Karen Bartholomew is my guest on episode 16 of The Schenectady Six-Pack, the podcast where we apply the golden rule of writing to the question writers dread.
Kickstarted by prompts from @silvanhistorian and @Duncan_Gates on Twitter, we talk about comedy writing, the differences between personal projects and corporate commissions, and how to avoid getting bored by your own work before you finish it.
I’m on the latest episode of the Television Crossover Universe podcast, hosted by Robert E Wronski Jr and James Bojaciuk.
Listen to the episode/subscribe to the podcast at the Television Crossover Universe website.
The team booked me for the podcast pretty much solely on the strength of Audience with the Ghost Finder, because in the play I mash up WH Hodgson’s Outer Circle with HP Lovecraft’s Dreamlands. That’s the only thing I’ve written that really qualifies as a crossover, but the team were super welcoming and enthusiastic anyway, and let me ramble on about everything else I’m working on as well.
That meant I got to officially announce something that’s been keeping me busy for a fair few months, but which has been top secret up until very recently: Blackshaw Theatre (who produced Audience with the Ghost Finder on the London fringe in 2013) are reviving their stage adaptation of Mervyn Peake’s Gormenghast: Titus Groan this year, and they’ve brought me in as a script editor.
I’ve been itching to have my way with the Gormenghast: Titus Groan script since I saw it performed in Covent Garden years ago: it’s a beautiful adaptation, but it ran at something like three and a half hours long, and I was positive I could help tighten that up and really solidify the many, many characters’ journeys for the audience at the same time. Well, Ellie Pitkin, the company’s Managing and Artistic Director, let me put my money where my mouth is, and with the help of Richard Stratton (one of the original writers) and Vikki Weston (Blackshaw’s Strategy and Planning Manager, acting as project manager for the new adaptation), we now have a new draft that’s oh-so-very-nearly ready for a table read.
Funding permitting, the Gormenghast: Titus Groan revival will run at the Battersea Library for five weeks in November and December this year. (Yes, a story about book-burning, staged in a library. I love it too.)
Also on the podcast, I sort of publicly committed myself to finally finishing Stuck on Repeat, aka That Damn Novel, in 2016. So there’s that.
‘Tis the season to huddle together inside, away from the harsh weather, and tell each other scary stories. Hallowe’en may own the spectacular scares, but Christmas is the time for hushed, furtive, spooky storytelling.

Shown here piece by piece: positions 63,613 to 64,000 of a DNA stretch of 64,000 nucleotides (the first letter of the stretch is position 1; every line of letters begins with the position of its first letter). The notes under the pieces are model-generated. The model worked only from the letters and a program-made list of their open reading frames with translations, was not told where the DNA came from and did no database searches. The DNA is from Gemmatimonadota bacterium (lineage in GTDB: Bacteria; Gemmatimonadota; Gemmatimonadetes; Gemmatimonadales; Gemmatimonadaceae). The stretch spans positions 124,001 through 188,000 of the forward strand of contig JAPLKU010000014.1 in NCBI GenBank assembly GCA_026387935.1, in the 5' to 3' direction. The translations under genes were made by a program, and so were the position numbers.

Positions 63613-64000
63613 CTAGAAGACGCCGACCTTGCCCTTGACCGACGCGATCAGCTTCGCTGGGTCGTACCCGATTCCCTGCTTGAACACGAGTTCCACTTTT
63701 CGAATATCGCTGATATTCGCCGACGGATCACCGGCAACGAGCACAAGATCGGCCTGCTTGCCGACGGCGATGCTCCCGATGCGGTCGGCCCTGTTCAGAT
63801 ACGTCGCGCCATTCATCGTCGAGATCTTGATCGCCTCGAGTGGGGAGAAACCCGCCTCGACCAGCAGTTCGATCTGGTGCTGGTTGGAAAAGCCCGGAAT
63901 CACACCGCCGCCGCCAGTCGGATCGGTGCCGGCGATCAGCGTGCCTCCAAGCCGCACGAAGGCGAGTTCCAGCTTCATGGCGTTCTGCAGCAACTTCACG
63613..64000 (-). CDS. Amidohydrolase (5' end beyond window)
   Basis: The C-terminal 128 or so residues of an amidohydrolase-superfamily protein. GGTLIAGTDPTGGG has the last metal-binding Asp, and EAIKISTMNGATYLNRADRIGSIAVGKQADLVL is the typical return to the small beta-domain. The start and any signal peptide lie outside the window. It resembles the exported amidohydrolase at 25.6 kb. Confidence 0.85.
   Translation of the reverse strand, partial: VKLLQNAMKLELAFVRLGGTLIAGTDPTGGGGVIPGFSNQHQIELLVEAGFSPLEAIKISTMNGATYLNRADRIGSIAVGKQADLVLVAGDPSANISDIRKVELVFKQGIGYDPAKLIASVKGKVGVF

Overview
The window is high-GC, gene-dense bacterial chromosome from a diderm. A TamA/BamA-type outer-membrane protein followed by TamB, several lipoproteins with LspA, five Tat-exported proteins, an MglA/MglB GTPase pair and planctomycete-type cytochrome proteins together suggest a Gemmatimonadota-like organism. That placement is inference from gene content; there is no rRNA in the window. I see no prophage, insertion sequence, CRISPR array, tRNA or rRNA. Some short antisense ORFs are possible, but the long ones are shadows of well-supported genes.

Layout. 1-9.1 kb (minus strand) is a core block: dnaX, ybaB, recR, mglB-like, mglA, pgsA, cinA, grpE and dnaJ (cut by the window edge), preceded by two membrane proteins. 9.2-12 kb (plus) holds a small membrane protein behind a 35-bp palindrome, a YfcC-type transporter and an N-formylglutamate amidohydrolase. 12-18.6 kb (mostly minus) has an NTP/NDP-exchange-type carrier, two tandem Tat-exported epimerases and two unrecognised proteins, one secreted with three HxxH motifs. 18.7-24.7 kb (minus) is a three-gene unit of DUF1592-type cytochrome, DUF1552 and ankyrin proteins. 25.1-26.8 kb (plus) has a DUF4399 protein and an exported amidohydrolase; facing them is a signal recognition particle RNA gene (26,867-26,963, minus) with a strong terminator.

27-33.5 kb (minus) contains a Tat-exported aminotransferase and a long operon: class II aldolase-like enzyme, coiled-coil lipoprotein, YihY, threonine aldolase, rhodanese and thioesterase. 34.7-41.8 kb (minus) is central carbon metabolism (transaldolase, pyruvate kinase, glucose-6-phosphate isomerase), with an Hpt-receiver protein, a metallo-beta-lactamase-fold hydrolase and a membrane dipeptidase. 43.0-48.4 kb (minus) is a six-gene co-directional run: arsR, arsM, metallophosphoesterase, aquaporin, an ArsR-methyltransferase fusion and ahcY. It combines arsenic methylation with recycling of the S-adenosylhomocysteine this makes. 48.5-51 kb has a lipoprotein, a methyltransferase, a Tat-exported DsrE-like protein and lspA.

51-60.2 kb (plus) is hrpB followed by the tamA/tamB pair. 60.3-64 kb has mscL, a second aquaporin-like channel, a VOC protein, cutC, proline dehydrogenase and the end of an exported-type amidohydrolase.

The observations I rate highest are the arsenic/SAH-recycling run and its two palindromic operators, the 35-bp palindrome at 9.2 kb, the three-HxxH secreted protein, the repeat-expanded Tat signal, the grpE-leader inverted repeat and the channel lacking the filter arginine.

So good news, fear fans: Blackshaw’s Scare Slam is now available in podcast form, just in time for us all to lock our doors, plug in our headphones, shut out the everyday world and take a cautious stroll somewhere … other.
The episode includes my first attempt at live spoken word storytelling (without notes or anything!), plus Schenectady Six-Pack podcast alumni Richard Stratton (talking about a true-life series of unsettling experiences), Hel Gurney (with an extract from Red Hoods and Glass Slippers) and Duncan Gates (compèring).
If you subscribe, you’ll also get the regular Blackshaw Arts Hour once a fortnight, which usually includes me talking about a recent movie release with host Iasha Chapman.
Richard Cabut is my guest on episode 15 of The Schenectady Six-Pack, the podcast where we apply the golden rule of writing to the question writers dread.
We talk all around Richard’s varied career, drawing parallels between his work covering punk rock at the NME and his current interest in short plays (the most punk dramatic format around?), all kicked into gear by prompts from @toasted_cheese, @HollyCortelyou, @KLMwriter and @RachaelCMarek on Twitter.
Phil Boothman from episode 7 also pops in for a cameo; he needs your backing for The Superhero Initiative, the successor to So You’re A Superhero (which he talked about on the episode). It’s a busy week for Schenectady Six-Pack alumni – Duncan Gates from episode 11 is hosting Blackshaw’s Scare Slam this Wednesday above the Horse and Stables pub in Lambeth, London. I’ll be there trying my hand at live storytelling for the first time – come along if you’re in town!
Keep up with Richard on Twitter @richardcabut.
Affinity – an anthology (67 Press): http://www.amazon.com/dp/B013D46FS0/
Zer0 Books (soon to publish Modernity Killed Every Night): http://www.zero-books.net/
Duncan Hands is my guest on episode 13 of The Schenectady Six-Pack, the podcast where we apply the golden rule of writing to the question writers dread.
The cafe where we were recording closed earlier than I expected, so this episode has a brief interval – after which we talk about where to put the interval when writing a play. We also cover Ernest Hemingway’s manly bumcheeks (too manly for sitting!) and Duncan’s possibly controversial opinion of Oscar Wilde, all sparked off by prompts from Hel Gurney, @NITHwritingcomp, @WriteDivas and @AbamSlight.
Have a listen to the episode now:
Find the European Arts Company at http://www.europeanarts.co.uk. Their production of The Picture of Dorian Gray is touring the UK from 22 September until 31 October.